There are many areas where the landscape is nearly 100% human generated where your romantic ideas of the countryside have no place. Adding wind energy there is no desecration, merely adding another function.

You've left yourself only one option: nuclear. But nuclear is dead and you know it. It requires vast amounts of government money and others oppose subsidising your pet technology as much as you hate paying for solar panels in Aberdeen. But the difference is that nuclear power is a dead end, it is getting more expensive every year, while the prices of renewable energy are plummeting. Trends do matter.

Anne the only way you can take advantage of numbers to stabilize the "variability" is to have the windmills on their own separate grid, probably DC.. not cheap

Herm, what you are saying is nonsense and you know it. Where HVDC helps is transporting energy over larger distances to even out fluctuations.

Where it does not really help is lessening the impact of an unexpected shutdown. We are talking about generators in the kW size or a few MW's. Even a small area has enough of these smaller generators for one of them to not matter when they suddenly switch off.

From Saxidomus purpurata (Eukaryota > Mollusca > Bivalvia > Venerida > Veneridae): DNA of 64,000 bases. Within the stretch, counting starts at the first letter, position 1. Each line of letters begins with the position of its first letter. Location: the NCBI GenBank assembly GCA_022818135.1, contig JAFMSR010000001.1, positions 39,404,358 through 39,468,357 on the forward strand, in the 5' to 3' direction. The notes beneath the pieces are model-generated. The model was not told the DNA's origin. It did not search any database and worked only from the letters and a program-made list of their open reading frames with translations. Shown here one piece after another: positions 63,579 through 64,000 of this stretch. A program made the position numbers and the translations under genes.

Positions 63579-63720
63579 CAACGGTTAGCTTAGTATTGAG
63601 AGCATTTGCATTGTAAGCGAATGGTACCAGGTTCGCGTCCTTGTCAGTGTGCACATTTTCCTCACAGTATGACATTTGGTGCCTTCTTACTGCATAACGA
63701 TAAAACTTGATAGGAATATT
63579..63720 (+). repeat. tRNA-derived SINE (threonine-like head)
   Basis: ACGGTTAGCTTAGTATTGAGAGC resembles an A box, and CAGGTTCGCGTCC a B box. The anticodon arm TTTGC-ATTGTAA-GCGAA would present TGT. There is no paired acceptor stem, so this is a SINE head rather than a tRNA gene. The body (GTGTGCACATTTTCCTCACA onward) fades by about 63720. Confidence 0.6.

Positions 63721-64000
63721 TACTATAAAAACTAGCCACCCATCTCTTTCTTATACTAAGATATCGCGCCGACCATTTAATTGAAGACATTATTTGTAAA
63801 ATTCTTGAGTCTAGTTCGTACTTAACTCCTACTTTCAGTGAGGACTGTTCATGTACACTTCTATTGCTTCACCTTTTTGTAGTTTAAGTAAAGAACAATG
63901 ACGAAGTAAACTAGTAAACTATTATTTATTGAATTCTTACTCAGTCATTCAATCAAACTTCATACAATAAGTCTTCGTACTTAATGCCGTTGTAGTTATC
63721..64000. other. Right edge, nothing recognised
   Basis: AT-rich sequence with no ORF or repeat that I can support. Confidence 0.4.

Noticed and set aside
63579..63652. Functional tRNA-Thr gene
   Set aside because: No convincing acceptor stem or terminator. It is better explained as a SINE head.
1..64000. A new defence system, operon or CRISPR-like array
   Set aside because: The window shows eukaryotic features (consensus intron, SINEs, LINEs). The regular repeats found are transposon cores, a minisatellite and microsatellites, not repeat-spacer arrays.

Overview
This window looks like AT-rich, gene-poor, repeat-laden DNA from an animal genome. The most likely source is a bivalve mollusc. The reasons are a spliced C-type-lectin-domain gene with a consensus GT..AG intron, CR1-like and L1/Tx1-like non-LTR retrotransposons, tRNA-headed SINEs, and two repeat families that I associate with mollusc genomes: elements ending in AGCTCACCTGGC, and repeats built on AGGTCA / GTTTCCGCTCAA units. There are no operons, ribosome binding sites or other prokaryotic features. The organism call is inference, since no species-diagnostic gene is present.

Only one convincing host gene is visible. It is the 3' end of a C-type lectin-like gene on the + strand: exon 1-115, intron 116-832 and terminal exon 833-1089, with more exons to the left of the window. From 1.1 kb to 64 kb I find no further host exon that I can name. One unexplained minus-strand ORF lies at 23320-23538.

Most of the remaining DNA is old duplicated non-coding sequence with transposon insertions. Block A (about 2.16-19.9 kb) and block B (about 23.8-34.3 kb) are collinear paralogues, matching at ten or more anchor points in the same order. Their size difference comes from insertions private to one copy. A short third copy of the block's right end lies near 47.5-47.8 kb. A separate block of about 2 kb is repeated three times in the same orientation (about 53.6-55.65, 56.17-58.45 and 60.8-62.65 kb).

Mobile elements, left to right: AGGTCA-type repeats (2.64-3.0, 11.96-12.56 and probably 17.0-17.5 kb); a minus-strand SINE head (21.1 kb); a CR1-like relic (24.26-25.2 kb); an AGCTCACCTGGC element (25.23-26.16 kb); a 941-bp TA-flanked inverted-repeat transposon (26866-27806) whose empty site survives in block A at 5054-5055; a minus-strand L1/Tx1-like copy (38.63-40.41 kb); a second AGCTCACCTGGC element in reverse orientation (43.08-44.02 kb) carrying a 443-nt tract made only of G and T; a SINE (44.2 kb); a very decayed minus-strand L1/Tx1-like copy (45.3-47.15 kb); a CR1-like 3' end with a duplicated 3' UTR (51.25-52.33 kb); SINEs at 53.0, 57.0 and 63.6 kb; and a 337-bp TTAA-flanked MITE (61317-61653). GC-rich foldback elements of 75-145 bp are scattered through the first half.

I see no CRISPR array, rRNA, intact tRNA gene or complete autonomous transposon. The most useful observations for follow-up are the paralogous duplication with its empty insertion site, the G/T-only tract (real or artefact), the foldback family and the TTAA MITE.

Grid operators have had to deal with fossil and nuclear power plants of hundreds of MW going off line from one second to the next. On a much more primitive grid. And they usually coped pretty well.

But of course everything that was normal and accepted for conventional generation technologies is suddenly an unsurmountable problem for renewable energy. That's the game being played.

The small scale, distributed nature of renewable energy makes it inherently more resilient to unexpected failures.

Anne:
You could try getting some basic facts right.
I can't be bothered to go through all the gross distortions promulgated by the renewables scammers once again, but to pick up on just one of your points: